Perfect Poached Eggs
After a long day when we're too tired to cook, you'll often find our family going in for a good round of poached eggs. Eggs that come from local farms are often much fresher than supermarket eggs — sometimes as much as several months fresher. Being extremely fresh, the whites and yolks of eggs sourced from local farms are much simpler to use when making a delicate dish like poached eggs. We find they're far less likely to fly apart in the cooking water, and our family agrees that the flavor is also much better.
What is the perfect poached egg?
In the view of the Bluestem farmers, a perfect poached egg is coherent and rounded and doesn't turn into egg drop soup when you try to cook it. The cooking time we suggest results in a yolk of medium doneness—not thoroughly dry, not soft enough to leak through your toast. Cooking times for very soft eggs can veer as short as 3.5 minutes, while a well-done but still custardy yolk will require more like 6.5 minutes. For food safety reasons, the FDA recommends hard-cooking eggs to a temperature of 160°.
2 tablespoons white vinegar
1 teaspoon salt
3 cups very hot water
The first step is to heat the water, salt and vinegar in a saucepan until it's at a good rolling boil. When you're ready to drop in the eggs, turn down the heat down or off so that the water calms down completely.
Because you’re going to dunk the eggs in the water without the aid of a container, simmering—or even worse, boiling—water at this stage will result in the enemy of good poached eggs everywhere, a hairball of feathery whites.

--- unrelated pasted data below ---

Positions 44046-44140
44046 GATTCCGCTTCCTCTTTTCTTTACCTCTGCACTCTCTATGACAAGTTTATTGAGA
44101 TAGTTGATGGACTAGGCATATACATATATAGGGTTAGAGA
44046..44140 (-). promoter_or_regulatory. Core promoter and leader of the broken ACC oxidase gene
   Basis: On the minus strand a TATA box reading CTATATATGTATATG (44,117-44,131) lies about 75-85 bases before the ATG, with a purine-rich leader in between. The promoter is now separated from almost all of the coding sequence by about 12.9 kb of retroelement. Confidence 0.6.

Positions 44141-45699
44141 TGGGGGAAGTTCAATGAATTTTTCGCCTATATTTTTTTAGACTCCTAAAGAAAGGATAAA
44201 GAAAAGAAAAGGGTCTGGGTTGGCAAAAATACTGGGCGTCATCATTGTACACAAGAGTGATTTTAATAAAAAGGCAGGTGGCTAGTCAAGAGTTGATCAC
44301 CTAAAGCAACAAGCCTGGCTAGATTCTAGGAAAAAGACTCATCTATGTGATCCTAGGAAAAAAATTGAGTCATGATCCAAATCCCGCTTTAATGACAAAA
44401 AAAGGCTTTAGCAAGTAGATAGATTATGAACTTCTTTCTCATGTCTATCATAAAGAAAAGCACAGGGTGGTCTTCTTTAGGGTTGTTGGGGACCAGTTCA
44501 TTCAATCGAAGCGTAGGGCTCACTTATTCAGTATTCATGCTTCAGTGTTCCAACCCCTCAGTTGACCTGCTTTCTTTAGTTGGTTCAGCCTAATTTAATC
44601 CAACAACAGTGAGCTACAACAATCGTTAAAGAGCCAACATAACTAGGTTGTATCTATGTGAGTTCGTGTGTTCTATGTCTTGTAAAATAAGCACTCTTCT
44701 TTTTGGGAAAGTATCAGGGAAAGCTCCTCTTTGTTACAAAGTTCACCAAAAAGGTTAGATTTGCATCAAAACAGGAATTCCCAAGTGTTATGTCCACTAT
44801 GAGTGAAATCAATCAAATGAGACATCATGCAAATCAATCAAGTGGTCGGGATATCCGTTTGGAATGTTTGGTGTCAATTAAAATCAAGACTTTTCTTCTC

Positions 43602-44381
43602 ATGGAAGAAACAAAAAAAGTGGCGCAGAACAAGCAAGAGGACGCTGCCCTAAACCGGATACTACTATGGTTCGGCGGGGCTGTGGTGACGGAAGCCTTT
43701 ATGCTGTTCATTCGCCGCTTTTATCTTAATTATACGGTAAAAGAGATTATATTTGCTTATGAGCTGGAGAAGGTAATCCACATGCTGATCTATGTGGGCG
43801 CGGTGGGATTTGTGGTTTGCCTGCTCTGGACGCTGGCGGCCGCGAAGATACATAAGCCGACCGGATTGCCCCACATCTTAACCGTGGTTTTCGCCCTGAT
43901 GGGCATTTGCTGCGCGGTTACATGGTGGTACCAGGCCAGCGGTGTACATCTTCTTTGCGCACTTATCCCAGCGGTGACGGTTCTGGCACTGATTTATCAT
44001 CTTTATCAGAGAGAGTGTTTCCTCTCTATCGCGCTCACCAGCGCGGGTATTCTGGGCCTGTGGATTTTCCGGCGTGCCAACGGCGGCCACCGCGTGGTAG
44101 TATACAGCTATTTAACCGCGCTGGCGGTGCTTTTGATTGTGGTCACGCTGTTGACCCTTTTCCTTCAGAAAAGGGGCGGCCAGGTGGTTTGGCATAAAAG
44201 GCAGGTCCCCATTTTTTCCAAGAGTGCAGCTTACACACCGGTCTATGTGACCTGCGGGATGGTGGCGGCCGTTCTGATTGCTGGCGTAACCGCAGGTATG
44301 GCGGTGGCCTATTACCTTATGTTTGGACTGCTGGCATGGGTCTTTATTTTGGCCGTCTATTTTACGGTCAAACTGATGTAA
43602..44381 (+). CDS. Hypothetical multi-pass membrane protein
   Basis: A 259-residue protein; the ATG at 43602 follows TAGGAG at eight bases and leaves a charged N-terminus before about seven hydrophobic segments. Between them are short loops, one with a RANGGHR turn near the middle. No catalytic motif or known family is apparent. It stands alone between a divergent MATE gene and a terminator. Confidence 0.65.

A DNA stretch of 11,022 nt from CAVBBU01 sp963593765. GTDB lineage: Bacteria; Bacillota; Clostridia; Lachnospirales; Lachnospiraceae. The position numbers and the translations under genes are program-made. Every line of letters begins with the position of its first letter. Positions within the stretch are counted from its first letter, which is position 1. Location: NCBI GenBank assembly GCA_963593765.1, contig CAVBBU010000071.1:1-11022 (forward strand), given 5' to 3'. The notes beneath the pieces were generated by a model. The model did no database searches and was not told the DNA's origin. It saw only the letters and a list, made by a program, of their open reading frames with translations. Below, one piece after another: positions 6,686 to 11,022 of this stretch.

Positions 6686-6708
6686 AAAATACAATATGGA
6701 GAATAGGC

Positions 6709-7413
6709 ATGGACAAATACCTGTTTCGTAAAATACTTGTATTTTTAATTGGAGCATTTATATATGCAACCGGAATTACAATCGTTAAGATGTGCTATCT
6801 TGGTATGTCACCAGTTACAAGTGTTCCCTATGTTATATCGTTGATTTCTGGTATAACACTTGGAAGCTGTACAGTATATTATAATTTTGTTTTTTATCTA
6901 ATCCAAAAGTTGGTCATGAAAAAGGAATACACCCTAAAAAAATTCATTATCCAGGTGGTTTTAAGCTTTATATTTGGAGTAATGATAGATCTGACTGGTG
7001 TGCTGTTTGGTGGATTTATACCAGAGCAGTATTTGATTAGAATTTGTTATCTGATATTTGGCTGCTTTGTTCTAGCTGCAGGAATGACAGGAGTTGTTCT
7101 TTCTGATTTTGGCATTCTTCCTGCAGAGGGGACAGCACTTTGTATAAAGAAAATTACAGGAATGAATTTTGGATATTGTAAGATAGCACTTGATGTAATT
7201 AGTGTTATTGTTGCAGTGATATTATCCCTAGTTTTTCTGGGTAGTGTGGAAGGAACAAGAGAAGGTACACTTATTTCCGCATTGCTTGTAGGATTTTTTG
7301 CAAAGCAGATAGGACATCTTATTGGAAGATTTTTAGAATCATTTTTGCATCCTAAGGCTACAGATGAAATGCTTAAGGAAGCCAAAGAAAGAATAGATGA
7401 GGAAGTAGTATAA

If you really want to go after perfection, you can further discourage the whites feathering on you by cracking them one by one into a tea strainer over the sink before dumping them into the cooking water. The thinnest of the albumen will run out through the strainer, leaving behind its more cohesive cohort. In farm-fresh eggs, there's often a marked difference between these two thicknesses of egg white.
With one hand on the tea strainer and one hand on a spoon, then, swirl the water in the cooking pot. Dump the first egg in, allow the white to whiten and set a bit, followed by the other one. You can turn up the heat now to a calm, steady simmer. When the second egg is in and has begun to set a bit, set a timer for 5 minutes and 30 seconds.
Drain each cooked egg through the original tea strainer, giving it a good shake before plating it. (A damp piece of toast is second only to feathery egg whites in ruining a good poached egg experience.)
Serve the eggs with salt, plenty of freshly ground pepper, a warm salad of greens and some good hearty toast.